Waste products from the food industry, specifically waste from onions and garlic could be used to clean hazardous heavy metals, including arsenic, cadmium, iron, lead, mercury and tin in contaminated materials, according to a research paper published in the International Journal of Environment and Pollution.

Onions contain an antioxidant called Quercetin, which is a flavenoid. They also contain Vitamin E, Potassium, Folic Acid, Vitamin C, and Fiber. Onions are known to relieve congestion and allergy symptoms, and help to reduce cholesterol. In addition, they remove heavy metals from the body, and help fight cancer of the lungs, bladder, ovaries, and breast.

Biotechnologists Rahul Negi, Gouri Satpathy, Yogesh Tyagi and Rajinder Gupta of the GGS Indraprastha University in Delhi, India, explain how waste from the processing and canning of onion (Allium cepa L.) and garlic (Allium sativum L.) could be used as an alternative remediation material for removing toxic elements from contaminated materials including industrial effluent. The team has studies the influence of acidity or alkalinity, contact time, temperature and concentration of the different materials present to optimize conditions for making a biological heavy metal filter for industrial-scale decontamination.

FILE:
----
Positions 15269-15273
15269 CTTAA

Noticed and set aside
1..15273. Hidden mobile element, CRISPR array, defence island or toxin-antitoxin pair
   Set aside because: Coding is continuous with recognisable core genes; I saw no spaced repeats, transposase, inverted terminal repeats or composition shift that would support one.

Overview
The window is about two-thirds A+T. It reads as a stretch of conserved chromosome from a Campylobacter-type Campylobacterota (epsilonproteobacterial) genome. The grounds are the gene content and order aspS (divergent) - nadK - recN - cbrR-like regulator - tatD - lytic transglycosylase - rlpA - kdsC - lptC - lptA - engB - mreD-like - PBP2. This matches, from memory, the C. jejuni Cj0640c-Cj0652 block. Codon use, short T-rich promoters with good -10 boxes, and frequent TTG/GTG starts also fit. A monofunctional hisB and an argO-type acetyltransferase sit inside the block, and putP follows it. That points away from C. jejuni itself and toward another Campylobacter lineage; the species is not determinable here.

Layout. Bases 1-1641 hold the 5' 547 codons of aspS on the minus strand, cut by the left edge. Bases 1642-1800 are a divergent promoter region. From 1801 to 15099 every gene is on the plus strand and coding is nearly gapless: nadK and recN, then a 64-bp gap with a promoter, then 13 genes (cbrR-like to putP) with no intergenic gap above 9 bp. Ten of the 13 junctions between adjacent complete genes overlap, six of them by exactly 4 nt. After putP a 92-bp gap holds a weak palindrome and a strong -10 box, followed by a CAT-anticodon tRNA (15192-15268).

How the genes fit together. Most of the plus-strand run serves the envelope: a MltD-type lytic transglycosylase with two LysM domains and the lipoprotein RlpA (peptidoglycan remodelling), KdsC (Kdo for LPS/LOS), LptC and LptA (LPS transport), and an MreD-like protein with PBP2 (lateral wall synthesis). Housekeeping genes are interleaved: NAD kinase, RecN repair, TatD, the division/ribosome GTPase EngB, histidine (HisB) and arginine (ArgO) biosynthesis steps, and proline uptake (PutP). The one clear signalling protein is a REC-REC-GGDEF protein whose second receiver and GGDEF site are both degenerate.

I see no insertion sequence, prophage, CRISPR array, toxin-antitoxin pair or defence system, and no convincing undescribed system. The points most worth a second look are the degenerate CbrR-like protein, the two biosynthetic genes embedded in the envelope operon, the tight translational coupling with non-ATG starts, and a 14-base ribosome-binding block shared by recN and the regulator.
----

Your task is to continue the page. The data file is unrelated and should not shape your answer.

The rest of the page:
They have found that at 50 Celsius (122 Fahrenheit), the efficiency of the clean-up process is largely dependent on pH (acidity or alkalinity) and equilibration time usually occurs within half an hour; a pH of 5 was optimal. They demonstrated the maximum extraction was achievable for lead, one of the most troublesome metallic environmental pollutants. They could extract more than 10 milligrams per gram of Allium material from a test solution containing 5 grams per liter of mixed metal ion solution, amounting to recovery efficiency of more than 70%. The absorbed metals can be released into a collecting vessel using nitric acid and the biomass reused.

The team experimented with Allium biomass to demonstrated effective removal of heavy metals from both simulated and actual industrial effluents. “The technique appears to be industrially applicable and viable,” they suggest. “This may provide an affordable, environmental friendly and low maintenance technology for small and medium scale industries in developing countries,” they conclude.